How to Identify Common Bug Bites
Let’s face it, to some bugs we’re nothing but a meal ticket. Mosquitos, fleas, ticks, and bed bugs want to drink our blood and cockroaches can survive on flakes of our skin. Some bugs are just nasty—bees and fire ants don’t want to eat us, they just want us to feel pain. So, as the red welts of summer rise on your skin, let’s have a close look at bug bites so you can identify the ones that bit you.
Unfortunately these days, bed bug infestations have reached pandemic proportions in the U.S. and the number of people suffering from their bites has skyrocketed. The reddish-brown, wingless insects come out at night to suck their victim’s blood, and as a result can leaving behind red welts on the face, neck, arms, legs, and hands.
After bed bugs, fleas are probably the most common parasites. Fleas prefer to drink the blood of four-legged mammals like our beloved pets. But fleas will also bite humans, especially those who share a bed or couch with pets. When fleas bite, they create raised red bumps with reddened haloes. Flea saliva contains a nasty substance that can causes painful, incessant itching in some people. Flea bites can also transmit diseases, harmful bacteria, and parasites such as tapeworms. If your pet has flea bites take pity on your furry friend and treat them with a monthly flea medicine.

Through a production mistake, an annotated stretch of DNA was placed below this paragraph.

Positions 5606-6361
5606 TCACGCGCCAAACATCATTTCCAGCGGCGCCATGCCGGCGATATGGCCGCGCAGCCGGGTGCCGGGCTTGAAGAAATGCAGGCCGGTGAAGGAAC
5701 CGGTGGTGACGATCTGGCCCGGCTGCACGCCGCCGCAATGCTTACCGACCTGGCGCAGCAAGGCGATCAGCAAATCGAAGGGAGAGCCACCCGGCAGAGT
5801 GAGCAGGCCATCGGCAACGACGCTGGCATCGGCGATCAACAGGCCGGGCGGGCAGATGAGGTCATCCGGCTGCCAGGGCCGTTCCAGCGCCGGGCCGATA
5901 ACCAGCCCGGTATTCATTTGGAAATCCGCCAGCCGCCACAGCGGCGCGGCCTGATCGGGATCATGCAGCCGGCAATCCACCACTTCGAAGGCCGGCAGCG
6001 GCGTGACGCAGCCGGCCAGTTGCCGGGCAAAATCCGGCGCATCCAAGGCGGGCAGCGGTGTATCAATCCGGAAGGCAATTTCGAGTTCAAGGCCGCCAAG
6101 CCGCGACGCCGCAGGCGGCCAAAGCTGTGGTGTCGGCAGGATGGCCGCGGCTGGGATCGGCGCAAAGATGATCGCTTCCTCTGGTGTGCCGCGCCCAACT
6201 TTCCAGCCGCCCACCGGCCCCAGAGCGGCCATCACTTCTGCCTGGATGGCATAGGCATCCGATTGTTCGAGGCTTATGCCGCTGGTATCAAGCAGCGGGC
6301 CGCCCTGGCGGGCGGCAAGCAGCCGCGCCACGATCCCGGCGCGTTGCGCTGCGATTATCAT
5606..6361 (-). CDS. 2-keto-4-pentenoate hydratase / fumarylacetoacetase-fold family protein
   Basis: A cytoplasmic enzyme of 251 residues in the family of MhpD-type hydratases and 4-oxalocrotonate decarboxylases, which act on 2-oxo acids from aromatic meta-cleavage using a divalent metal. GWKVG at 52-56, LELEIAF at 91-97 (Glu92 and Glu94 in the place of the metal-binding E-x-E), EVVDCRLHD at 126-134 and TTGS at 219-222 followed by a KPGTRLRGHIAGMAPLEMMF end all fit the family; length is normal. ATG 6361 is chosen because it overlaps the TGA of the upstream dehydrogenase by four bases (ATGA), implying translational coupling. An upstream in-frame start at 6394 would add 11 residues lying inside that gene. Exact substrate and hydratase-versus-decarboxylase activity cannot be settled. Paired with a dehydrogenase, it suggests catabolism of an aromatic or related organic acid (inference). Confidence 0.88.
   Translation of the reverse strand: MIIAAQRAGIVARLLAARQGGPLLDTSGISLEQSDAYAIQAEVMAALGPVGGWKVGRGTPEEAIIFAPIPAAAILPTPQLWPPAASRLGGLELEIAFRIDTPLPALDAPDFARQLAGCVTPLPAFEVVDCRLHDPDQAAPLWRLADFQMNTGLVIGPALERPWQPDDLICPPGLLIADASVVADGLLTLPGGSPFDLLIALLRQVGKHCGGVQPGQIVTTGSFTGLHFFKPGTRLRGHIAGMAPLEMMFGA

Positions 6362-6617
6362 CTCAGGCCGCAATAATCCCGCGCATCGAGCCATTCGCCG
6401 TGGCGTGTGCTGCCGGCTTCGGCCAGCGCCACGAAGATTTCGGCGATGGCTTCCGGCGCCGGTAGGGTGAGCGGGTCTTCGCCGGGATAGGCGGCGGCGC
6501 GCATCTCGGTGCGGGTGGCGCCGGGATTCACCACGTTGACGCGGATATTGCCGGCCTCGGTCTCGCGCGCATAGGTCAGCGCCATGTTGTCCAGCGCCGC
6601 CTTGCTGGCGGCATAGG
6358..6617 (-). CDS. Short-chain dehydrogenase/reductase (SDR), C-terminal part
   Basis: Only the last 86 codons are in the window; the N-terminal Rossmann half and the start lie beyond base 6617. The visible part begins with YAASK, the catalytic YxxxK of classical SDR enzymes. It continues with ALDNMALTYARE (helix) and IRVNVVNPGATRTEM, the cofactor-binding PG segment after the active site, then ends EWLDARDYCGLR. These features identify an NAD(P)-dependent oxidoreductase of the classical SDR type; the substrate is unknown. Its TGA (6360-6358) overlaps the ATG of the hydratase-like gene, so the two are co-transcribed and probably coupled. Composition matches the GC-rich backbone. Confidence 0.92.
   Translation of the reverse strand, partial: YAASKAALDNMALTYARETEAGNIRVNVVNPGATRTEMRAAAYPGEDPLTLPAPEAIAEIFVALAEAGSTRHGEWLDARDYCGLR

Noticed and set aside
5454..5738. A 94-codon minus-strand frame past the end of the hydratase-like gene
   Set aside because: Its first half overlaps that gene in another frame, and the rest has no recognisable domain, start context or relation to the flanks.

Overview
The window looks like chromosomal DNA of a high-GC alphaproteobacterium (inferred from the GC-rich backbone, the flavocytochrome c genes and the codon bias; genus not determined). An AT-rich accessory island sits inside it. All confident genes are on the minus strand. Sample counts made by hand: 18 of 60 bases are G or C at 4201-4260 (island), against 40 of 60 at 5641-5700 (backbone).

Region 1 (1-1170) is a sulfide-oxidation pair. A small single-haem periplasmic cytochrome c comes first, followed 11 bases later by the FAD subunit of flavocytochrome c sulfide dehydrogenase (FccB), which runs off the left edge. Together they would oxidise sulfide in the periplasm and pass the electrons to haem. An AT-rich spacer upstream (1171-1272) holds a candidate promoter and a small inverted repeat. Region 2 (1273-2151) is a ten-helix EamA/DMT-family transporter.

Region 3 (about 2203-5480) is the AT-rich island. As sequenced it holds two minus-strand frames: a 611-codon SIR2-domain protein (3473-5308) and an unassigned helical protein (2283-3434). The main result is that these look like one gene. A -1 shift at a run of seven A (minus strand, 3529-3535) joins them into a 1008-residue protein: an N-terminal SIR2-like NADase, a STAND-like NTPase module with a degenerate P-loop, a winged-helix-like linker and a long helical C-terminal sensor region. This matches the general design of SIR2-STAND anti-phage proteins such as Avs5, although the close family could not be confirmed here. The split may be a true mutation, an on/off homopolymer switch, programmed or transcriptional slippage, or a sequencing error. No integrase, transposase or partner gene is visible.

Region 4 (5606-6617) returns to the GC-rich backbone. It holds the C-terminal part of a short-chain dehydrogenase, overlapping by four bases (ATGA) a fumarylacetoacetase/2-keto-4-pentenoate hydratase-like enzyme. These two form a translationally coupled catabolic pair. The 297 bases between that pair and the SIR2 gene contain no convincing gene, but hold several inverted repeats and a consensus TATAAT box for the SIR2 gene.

If you think fleas are small, try finding a mite. They’re microscopic; some are virtually invisible to the naked eye, others are about the size of the period at the end of this sentence. But mites are parasites which can be found on birds and mammals like rodents. Sometimes they are transferred to humans. Mite bites may leave red rash-like marks on the skin and cause irritation and itching. When mites bite dogs, it can cause mange.
While people often fear cockroach bites, they are fairly uncommon. Cockroaches are afraid of people and will not approach us unless we are asleep. If you are bitten by a roach it will leave a red, swollen bump on the skin. However, such bites are most likely from spiders, ticks, or fleas.
The worst come from agitated fire ants whose venom creates a red-hot burning sensation. Within 24 hours, the wound turns into a raised white pustule which can last about a week. Don’t scratch the pustules, no matter how itchy they are. If the wound breaks open, it can become infected. Most people survive fire ant stings but those who are allergic to bee stings should seek immediate medical attention if bitten by a fire ant. Their venom can cause swelling in the mouth or throat, difficulty breathing, hives, nausea, and vomiting.